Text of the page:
Last month, the Supreme Court made a landmark decision when it struck down Section 3 of the Defense of Marriage Act. The move effectively grants married same-sex couples the same marital rights and privileges afforded to heterosexual couples under federal law. This includes access to the same retirement benefits and health coverage along with some significant tax benefits. Now that DOMA is considered unconstitutional, there are several key areas that married same-sex couples may want to address as part of their tax planning strategy.
As a result of the Supreme Court’s decision, same-sex married couples will now have the option of filing jointly or separately. The biggest advantage of filing jointly is that it typically tends to result in a smaller tax bill. However, if both spouses are high earners, they could end up owing more in taxes than if they filed individual returns due to the marriage penalty. Filing a joint return also makes it easier for married couples to claim dependents and to qualify for certain deductions or credits, which could put more money back in your pocket when you file.
Prior to the Court’s ruling, federal estate tax rules allowed married couples to transfer an unlimited amount of assets from a deceased spouse to their surviving spouse without having to pay any tax using the estate tax exemption. Married couples could also elect to pass on any unused estate and gift tax exemption (up to $5,250,000 in 2013) to their surviving spouse. Both of these benefits are now available to same-sex married couples. Surviving same-sex spouses also have the added benefit of being able to go back and file an amended estate tax return to claim a refund for any estate taxes paid on a deceased spouse’s assets within the past three years.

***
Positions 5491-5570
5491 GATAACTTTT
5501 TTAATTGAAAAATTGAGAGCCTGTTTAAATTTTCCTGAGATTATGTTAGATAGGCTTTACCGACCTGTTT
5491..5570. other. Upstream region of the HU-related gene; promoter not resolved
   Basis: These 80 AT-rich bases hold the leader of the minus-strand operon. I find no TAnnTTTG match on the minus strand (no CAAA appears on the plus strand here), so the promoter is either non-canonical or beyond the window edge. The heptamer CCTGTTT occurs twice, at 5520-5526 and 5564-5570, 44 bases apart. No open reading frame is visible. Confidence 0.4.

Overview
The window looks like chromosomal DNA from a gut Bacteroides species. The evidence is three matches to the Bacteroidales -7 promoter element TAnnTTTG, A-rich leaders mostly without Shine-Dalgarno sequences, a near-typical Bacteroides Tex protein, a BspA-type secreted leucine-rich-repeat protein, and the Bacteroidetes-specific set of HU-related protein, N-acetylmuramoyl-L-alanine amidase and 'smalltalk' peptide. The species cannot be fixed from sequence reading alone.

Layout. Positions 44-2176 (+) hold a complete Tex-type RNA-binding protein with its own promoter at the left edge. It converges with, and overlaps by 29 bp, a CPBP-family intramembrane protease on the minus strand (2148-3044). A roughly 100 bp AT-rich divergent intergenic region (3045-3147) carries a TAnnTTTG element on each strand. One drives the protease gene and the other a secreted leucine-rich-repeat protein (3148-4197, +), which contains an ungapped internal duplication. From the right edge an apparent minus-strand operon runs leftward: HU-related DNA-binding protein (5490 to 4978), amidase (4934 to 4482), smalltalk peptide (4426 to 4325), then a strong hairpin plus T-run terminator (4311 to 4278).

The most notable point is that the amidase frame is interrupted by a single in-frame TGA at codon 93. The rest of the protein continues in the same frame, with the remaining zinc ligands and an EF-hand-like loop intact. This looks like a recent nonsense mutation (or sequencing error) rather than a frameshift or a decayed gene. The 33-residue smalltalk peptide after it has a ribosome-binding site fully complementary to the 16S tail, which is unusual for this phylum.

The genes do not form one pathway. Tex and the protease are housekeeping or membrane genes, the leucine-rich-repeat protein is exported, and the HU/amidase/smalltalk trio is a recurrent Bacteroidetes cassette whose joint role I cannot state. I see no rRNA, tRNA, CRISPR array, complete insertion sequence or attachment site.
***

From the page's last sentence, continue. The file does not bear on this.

Federal tax law allows heterosexual married couples to gift unlimited amounts of cash tax-free while same-sex spouses were required to pay taxes on gifts exceeding a certain amount. Now, same-sex spouses have the ability to gift any amount of money to one another without getting hit with a gift tax. Married same-sex couples can now also qualify for gift-splitting, which allows them to share gifts that are given individually for tax purposes. As of 2013, same-sex spouses can use the gift-splitting rule to gift up to $26,000 to someone tax-free.
The tax benefits of the DOMA ruling also extend to retirement planning. Same-sex spouses are now eligible to receive survivor and death benefits from pension plans, 401(k) plans and other qualified retirement accounts. If one spouse needs to take a hardship withdrawal from a 401(k) to cover medical expenses or tuition costs, they’ll be exempt from the ten percent early withdrawal penalty. Same-sex spouses who inherit funds from a deceased spouse’s retirement account will also be able to roll the money into their IRA and they won’t have to begin taking required minimum distributions until they reach age 70 1/2. The new guidelines also allow working spouses to contribute money to a spousal IRA for a non-working same-sex spouse.
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